The things you do for family
Connie Gibbs wonders how she ended up in a store dedicated to the art of scrapbooks. But only she can put this present together
First Person is a daily personal piece submitted by readers. Have a story to tell? See our guidelines at tgam.ca/essayguide.
I suck at arts and crafts. In elementary school, I dreaded the first day of class when we had to measure, cut out and glue covers for our school books. My friends would quickly assemble perfectly tight covers while mine bagged and sagged and eventually slid off.
In high school, I failed sewing, defeated by the task of making a simple apron. To this day, I am extremely pleased with myself whenever I manage to thread a needle and sew on a button. Pathetic, really. I have my excuses: poor eyesight, lack of fine-motor skills, insufficient exposure to art supplies as a child. Most of all, it's my general impatience and lack of confidence.
So what am I doing inside a store dedicated to the art of making scrapbooks?
My youngest niece, Gina, sent me this e-mail: "Whatever happened to those wartime letters between Grandpa Ron and Grandma Lil? I'd love to read them!"
Her request sends me to the basement to haul up my late father's battered valise. Inside are the letters they wrote to each other from 1940 to 1941, when the war kept them apart after only one year of marriage. I'm overwhelmed by the number of letters and stop counting after 100. They wrote every day, sometimes twice.
I start reading their letters. Before long I'm weeping uncontrollably, flooded by love for them. My parents come alive again in these letters. They are so young and idealistic. So much in love. Their letters sing with praises for each other. He is the greatest husband in the world and she is the greatest wife. She wants to have his baby before he goes overseas; he thinks it will be too hard on her, but in the end she prevails. Their letters pulsate with excitement as they anticipate their reunion before he goes overseas. In November, 1940, she boards a train in Penticton, B.C., to join him at his training depot in Brandon, Man. Later that month, Gina's father – my older brother – is conceived.
I get a grip on my emotions and face reality. At 68, I've entered the zone of mortality. I'm going to memorial services for people younger than me. It's time to pass these letters on to the next generation, to someone who cares about family history and who will keep them for another generation. I call Gina and offer her the letters. Yes, she says, then asks if I have any pictures of her grandmother. My mother died 30 years ago as of last month. Gina, and the four other granddaughters, were too young back then to have any memories of her.
In my dad's recycled chocolate boxes, I find old photos of my parents as well as scraps of memorabilia: a brochure from their honeymoon hotel, their wedding booklet, telegraphs.
I look at the calendar and see I have enough time to make a scrapbook for Gina by Christmas.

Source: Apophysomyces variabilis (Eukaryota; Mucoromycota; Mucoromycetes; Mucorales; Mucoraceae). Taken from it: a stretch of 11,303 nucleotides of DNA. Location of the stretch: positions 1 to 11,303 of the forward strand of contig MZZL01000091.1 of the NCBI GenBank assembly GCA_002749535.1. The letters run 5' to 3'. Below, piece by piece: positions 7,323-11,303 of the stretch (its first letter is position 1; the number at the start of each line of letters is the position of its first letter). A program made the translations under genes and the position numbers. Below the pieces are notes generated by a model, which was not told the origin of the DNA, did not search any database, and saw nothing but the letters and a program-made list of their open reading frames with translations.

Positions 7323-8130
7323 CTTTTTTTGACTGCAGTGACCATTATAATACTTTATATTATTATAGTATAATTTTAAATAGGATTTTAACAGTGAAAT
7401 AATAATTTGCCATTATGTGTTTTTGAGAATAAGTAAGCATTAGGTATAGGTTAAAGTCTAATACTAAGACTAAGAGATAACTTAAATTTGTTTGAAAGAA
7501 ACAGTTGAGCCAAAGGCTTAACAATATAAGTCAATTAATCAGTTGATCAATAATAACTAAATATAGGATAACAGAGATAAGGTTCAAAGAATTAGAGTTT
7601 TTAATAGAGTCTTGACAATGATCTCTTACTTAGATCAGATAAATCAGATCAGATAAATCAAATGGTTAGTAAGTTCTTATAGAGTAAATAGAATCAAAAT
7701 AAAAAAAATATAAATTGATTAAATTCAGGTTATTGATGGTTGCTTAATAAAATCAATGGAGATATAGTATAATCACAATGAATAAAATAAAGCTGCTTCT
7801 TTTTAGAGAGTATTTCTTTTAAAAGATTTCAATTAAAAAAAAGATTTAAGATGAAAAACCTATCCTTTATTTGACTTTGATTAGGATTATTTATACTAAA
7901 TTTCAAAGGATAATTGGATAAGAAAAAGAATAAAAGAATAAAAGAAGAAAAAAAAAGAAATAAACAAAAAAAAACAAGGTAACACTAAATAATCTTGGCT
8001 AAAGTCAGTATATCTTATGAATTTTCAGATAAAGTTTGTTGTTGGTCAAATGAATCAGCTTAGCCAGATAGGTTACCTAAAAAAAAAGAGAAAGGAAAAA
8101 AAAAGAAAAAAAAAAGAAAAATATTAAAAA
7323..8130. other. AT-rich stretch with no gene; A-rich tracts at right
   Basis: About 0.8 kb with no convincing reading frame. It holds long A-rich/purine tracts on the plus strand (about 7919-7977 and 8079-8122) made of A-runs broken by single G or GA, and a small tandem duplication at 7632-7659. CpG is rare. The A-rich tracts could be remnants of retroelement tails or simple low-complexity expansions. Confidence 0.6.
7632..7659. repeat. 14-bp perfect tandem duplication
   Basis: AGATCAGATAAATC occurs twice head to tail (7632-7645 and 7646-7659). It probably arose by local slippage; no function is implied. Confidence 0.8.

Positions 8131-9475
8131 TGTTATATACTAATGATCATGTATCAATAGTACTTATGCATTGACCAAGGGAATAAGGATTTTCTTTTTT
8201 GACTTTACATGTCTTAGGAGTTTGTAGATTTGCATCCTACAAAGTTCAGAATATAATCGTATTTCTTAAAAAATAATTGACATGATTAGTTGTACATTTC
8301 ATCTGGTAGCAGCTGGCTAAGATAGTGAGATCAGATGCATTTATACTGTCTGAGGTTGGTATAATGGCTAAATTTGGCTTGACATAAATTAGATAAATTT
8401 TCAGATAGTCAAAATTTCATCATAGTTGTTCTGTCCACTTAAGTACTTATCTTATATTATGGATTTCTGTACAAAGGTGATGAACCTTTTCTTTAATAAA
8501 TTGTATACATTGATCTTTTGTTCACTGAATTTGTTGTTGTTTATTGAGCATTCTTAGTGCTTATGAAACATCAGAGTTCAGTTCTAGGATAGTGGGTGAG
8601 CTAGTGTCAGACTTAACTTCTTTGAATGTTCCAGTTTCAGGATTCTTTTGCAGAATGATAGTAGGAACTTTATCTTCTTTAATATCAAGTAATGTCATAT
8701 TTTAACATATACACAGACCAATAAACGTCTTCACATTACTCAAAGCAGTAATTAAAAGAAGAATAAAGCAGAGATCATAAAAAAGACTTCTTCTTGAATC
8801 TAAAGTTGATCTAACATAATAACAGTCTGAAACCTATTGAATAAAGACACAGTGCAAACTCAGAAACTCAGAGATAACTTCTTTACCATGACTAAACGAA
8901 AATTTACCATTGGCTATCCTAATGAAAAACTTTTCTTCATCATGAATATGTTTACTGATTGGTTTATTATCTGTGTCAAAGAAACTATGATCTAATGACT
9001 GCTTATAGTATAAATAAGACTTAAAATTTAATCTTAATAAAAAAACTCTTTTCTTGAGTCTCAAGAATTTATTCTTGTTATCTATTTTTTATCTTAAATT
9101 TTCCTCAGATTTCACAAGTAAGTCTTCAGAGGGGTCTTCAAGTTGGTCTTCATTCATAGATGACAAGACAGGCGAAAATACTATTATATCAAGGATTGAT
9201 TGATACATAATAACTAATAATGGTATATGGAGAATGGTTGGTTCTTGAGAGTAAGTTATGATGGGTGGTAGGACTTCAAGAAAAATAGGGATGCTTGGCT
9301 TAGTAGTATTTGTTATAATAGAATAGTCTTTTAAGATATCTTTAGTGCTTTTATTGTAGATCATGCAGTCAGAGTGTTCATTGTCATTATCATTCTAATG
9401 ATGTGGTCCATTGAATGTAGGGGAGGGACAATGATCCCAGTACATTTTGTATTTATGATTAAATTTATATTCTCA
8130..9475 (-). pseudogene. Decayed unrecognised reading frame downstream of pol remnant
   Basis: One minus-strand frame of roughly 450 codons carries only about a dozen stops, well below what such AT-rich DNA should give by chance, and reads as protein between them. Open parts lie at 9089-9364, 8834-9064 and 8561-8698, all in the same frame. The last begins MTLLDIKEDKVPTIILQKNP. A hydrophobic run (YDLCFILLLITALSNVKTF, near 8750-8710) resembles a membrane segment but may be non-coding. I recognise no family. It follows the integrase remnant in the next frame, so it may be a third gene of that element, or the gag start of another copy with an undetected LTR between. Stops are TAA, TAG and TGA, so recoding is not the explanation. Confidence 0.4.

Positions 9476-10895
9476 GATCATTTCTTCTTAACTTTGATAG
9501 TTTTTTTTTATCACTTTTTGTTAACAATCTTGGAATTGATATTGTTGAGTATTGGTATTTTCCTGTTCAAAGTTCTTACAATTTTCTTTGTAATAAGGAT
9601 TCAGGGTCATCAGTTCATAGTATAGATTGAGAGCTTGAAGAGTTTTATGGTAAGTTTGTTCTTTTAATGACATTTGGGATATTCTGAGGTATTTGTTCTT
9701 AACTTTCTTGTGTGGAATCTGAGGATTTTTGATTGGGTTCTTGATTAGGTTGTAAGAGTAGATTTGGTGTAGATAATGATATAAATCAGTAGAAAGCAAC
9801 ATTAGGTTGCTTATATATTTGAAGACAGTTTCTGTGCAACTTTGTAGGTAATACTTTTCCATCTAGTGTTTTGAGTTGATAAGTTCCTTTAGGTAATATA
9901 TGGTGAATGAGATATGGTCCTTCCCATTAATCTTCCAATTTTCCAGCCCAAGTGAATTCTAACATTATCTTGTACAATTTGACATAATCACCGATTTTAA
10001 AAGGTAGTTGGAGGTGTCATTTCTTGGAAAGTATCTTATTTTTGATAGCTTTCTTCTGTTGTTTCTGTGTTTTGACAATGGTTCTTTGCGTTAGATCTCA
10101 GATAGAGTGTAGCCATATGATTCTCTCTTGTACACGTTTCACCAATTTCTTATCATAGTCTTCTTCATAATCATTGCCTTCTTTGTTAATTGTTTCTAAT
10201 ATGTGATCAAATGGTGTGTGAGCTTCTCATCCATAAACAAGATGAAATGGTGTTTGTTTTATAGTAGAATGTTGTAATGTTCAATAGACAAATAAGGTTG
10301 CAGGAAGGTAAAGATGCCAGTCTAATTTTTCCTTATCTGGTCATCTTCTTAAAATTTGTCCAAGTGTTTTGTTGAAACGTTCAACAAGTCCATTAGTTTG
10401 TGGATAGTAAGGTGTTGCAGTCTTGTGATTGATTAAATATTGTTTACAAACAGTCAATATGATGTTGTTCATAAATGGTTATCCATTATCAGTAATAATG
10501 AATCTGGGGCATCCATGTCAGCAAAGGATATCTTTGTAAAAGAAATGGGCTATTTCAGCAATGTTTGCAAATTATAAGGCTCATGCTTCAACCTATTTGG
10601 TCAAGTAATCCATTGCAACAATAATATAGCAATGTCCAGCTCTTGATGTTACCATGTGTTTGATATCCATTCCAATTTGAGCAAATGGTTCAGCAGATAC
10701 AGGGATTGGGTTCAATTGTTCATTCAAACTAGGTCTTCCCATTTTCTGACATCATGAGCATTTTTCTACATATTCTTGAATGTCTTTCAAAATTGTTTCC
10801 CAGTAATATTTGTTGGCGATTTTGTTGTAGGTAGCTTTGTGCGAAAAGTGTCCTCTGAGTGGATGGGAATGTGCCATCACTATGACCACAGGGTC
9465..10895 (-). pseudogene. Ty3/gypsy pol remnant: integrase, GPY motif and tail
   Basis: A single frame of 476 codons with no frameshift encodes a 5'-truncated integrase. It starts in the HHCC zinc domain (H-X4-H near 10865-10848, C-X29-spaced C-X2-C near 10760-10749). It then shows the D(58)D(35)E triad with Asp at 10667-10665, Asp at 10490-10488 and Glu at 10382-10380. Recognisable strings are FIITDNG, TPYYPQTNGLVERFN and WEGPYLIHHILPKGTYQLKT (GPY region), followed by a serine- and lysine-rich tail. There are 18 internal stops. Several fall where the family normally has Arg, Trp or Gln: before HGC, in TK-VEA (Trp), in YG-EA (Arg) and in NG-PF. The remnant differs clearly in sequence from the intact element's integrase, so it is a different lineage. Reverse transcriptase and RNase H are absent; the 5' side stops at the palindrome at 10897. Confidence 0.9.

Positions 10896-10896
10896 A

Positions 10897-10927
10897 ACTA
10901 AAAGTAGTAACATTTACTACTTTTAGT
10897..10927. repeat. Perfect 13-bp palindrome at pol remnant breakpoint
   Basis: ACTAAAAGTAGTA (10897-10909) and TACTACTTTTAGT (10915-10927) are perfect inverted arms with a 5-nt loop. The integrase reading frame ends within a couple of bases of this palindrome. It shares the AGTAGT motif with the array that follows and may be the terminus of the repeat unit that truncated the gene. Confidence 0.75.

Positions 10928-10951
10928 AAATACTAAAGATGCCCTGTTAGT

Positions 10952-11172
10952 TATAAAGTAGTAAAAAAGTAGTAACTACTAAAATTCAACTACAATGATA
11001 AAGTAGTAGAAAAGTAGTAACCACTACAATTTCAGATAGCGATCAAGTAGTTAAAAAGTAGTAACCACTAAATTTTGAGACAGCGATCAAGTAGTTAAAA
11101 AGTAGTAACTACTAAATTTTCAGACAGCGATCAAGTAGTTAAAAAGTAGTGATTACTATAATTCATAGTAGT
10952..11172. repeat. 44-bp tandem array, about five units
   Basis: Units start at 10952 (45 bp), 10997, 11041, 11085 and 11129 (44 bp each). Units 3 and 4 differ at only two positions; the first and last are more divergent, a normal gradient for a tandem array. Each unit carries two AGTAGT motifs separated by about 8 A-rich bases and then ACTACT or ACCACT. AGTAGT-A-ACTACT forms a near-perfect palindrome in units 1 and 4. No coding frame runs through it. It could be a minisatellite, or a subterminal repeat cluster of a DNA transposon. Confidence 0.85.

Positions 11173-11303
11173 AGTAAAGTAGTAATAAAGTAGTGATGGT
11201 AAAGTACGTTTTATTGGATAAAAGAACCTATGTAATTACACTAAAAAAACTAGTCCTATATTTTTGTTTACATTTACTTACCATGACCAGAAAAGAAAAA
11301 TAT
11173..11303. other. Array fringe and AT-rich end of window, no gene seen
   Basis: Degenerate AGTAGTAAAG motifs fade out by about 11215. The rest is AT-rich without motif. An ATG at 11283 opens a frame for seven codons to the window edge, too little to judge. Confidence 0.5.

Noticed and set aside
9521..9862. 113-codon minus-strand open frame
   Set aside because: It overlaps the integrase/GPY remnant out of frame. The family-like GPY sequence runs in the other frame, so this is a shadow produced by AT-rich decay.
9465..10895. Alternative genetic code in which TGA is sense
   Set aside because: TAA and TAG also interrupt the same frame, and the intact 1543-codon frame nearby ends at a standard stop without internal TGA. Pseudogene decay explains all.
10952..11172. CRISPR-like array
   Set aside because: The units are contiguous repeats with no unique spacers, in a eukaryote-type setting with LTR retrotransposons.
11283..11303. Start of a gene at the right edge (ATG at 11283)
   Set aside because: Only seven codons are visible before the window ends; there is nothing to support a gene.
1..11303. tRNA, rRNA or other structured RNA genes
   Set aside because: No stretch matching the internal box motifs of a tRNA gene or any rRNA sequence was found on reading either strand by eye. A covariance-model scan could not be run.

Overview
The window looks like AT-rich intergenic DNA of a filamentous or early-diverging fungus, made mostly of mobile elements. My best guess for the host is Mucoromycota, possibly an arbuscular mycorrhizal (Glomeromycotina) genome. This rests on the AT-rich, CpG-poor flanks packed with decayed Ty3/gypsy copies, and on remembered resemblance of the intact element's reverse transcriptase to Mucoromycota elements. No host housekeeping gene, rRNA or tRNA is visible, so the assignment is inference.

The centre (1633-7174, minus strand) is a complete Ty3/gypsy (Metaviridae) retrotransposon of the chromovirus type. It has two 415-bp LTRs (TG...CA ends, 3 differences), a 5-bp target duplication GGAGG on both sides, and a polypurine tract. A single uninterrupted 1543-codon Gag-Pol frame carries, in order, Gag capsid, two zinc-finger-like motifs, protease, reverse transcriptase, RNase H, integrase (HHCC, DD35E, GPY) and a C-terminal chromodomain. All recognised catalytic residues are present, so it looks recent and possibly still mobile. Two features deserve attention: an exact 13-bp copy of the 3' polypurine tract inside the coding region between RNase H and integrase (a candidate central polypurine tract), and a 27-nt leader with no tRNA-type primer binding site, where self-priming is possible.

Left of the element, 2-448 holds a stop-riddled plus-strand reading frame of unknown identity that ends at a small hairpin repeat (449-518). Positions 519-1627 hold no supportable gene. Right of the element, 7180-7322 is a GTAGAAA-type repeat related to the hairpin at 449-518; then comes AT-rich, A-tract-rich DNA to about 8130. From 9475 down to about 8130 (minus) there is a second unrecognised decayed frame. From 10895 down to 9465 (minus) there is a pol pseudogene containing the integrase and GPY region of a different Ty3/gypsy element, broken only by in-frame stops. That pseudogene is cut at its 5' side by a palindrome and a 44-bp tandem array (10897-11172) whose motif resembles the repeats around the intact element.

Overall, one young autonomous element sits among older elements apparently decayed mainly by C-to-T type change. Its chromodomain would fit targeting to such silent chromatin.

Standing nervously in the scrapbook store, I blurt out my confession to the clerk: "I don't know anything about scrapbooking and I have no artistic skills."
She looks at me calmly and I feel slightly less rattled as she shows me around the store, pointing out scrapbook supplies.
"You will need a good adhesive. We carry two types: the forgiving and the non-forgiving. This one here bonds immediately and if you've placed the photo wrong, it can't be moved."
I opt for the compassionate glue and move on to a large binder, transparent sleeves, heavy stock and decorative black corner doodads for the photos. I show her the black and white photos of my young parents.
"Matte paper is better than shiny for this project. It wasn't a shiny time."
She places the studio photo of my parents on the paper. It's the studio one of them in Brandon. She is wearing her new pageboy bob and my dad's RCAF wings are pinned to her blouse. Dad is in his uniform sporting a goofy grin.
"This photo needs to be trimmed. There is an edge here that makes it lopsided. Do you see it?"
I ask her to demonstrate. She obliges, pulling out a paper trimmer from under the counter, a device that I view with mild anxiety. She deftly measures and cuts, adds the glue, squares the photo and presses it onto black paper. It looks beautiful. My young parents smile up at me.
For one panicky moment, I consider throwing myself on the mercy of this scrapbook professional. I could offer her money to do the scrapbook for me. She is so capable and confident.
No, that would be crass. I have to do this myself.
The expert clerk has moved on to another part of the store.
"You will want to hand-write captions and sidebars, to provide supplemental information. Be sure to leave room for that when you place your memorabilia. I recommend you use archival ink pens. Please do not use the computer. It won't look right. It has to be personal."
Oh, great. My handwriting is barely legible. I know she's right, though. Guess I'll be practising the Maclean's Method of Handwriting again to be worthy of archival ink.
Christmas seems to be coming closer the longer I stay in this store.
Back home, I take over the dining room table and begin. When I get frustrated, I remember the letter my mom wrote her sister in December, 1940, describing the handmade Christmas presents she was making for her family. I scrutinize the progress of my handicraft.
My scrapbook is not perfect, but it's not bad either. I put on Tommy Dorsey to listen to their song, I'm Getting Sentimental Over You. Maybe I could write that in gold ink under the last photo.
Connie Gibbs lives on Salt Spring Island, B.C.